|Publication number||US20020027597 A1|
|Application number||US 09/946,387|
|Publication date||7 Mar 2002|
|Filing date||5 Sep 2001|
|Priority date||5 Sep 2000|
|Publication number||09946387, 946387, US 2002/0027597 A1, US 2002/027597 A1, US 20020027597 A1, US 20020027597A1, US 2002027597 A1, US 2002027597A1, US-A1-20020027597, US-A1-2002027597, US2002/0027597A1, US2002/027597A1, US20020027597 A1, US20020027597A1, US2002027597 A1, US2002027597A1|
|Original Assignee||John Sachau|
|Export Citation||BiBTeX, EndNote, RefMan|
|Referenced by (49), Classifications (5)|
|External Links: USPTO, USPTO Assignment, Espacenet|
 This Non-Provisional U.S. Patent Application claims the benefit of the Sep. 5, 2000 filing date of Provisional U.S. patent application Ser. No. 60/230,125.
 The present invention pertains to the field of teleconferencing, and more particularly to a videoconferencing system having mobile capabilities.
 Teleconferencing has been used for more than thirty years by businesses, governments, educational institutions and other entities to enable parties in different geographic locations to communicate with one another. Teleconferencing eliminates the need for a first party to have to travel to a distant location to communicate in person with a second party, thereby saving the first party the time and expense associated with such travel. It also saves the second party the time and expense associated with having to entertain and/or host the first party.
 Conventional teleconferencing systems typically operate by establishing a communications link over a telephone line between two different locations. Videoconferencing is a type of teleconferencing that allows parties at the two locations to speak to and to see one another. At each one of these locations, a camera, a monitor, a microphone, and a speaker are coupled to a device that interfaces with the telephone lines, wherein the camera and the microphone are used to record the images and sounds that are to be transmitted to the other location, and the monitor and speaker are used to broadcast the images and sounds recorded at the other location.
 Conventional teleconferencing systems provide point-to-point communications. Specifically, such systems provide parties with the ability to communicate between at least two fixed locations such as a conference room, meeting room, etc. Conventional teleconferencing systems suffer from several drawbacks. First, the production quality of such communications is typically poor. Second, such communications typically occur at speeds no greater than 384 Kbps. Finally, and most limiting, such systems have no mobility, such that the parties at one end of a communications link between two locations are only able to view what a stationary camera at the other end of the link records. The present invention overcomes the foregoing drawbacks by providing a teleconferencing system that employs wireless and/or fiber optic components to provide mobile capabilities and much improved production standards to such systems so that teleconferencing can be used in ways that were heretofore impossible.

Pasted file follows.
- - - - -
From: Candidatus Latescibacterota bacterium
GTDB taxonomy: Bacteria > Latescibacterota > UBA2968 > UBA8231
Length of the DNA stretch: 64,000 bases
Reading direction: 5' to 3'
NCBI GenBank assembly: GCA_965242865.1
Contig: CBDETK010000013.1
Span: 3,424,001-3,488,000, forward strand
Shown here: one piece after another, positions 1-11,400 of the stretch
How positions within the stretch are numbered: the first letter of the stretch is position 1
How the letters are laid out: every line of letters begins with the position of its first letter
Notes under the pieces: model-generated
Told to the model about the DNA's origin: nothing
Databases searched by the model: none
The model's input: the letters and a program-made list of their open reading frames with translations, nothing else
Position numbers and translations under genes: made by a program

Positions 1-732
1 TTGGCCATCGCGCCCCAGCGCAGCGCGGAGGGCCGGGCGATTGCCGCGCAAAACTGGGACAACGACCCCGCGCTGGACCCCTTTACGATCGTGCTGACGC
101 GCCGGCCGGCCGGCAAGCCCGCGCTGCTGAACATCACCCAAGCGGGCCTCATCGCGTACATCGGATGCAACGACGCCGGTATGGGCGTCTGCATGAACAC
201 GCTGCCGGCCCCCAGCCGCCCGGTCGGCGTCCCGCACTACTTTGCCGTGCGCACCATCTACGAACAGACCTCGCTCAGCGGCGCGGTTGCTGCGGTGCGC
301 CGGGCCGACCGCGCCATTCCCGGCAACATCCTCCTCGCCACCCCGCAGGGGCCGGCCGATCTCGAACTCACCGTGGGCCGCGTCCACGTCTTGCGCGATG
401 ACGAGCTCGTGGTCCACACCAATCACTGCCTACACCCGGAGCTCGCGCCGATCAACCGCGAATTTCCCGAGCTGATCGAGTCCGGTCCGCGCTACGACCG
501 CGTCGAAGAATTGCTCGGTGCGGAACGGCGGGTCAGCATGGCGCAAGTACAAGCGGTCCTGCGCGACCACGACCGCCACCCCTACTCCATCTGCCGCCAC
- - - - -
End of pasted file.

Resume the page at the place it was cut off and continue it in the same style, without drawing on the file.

A system for videoconferencing having mobile capabilities, wherein at least one end of a two-end communications link employs a wireless and/or fiber optically coupled transmitter/receiver pair or transceivers. The system provides mobility to at least one party at one end of the link, i.e., the first location, thereby enabling such party to physically move around the first location and enabling a party at the other end of the link, i.e., the second location, to be taken on a moving tour of and view changing scenes from the first location rather than viewing an image of said location recorded from a stationary position as is provided by conventional videoconferencing systems. In an alternative embodiment of the present invention, both ends of the communications link have mobile capabilities.
FIG. 1 shows a block diagram of a first exemplary embodiment of a teleconferencing system having mobile capabilities according to the present invention.
 The present invention discloses a teleconferencing system 10 having mobile capabilities so that a conferee, i.e., an audience, at a first location can be taken on a walking or otherwise moving tour by a conferee, i.e., host, at a second location. At the first location, the components employed are the same ones employed at one end of a conventional videoconferencing system link. Specifically, a monitor and a speaker are used to enable the audience to see and hear, respectively, communications from the host at the second location. In addition, a camera and a microphone at the first location enable the host at the second location to see and hear the audience. The monitor, speaker, camera and microphone are all coupled to a compression/decompression (CODEC) device that serves as the interface to and from the ISDN (integrated service digital network) lines over which communications with the second location occur.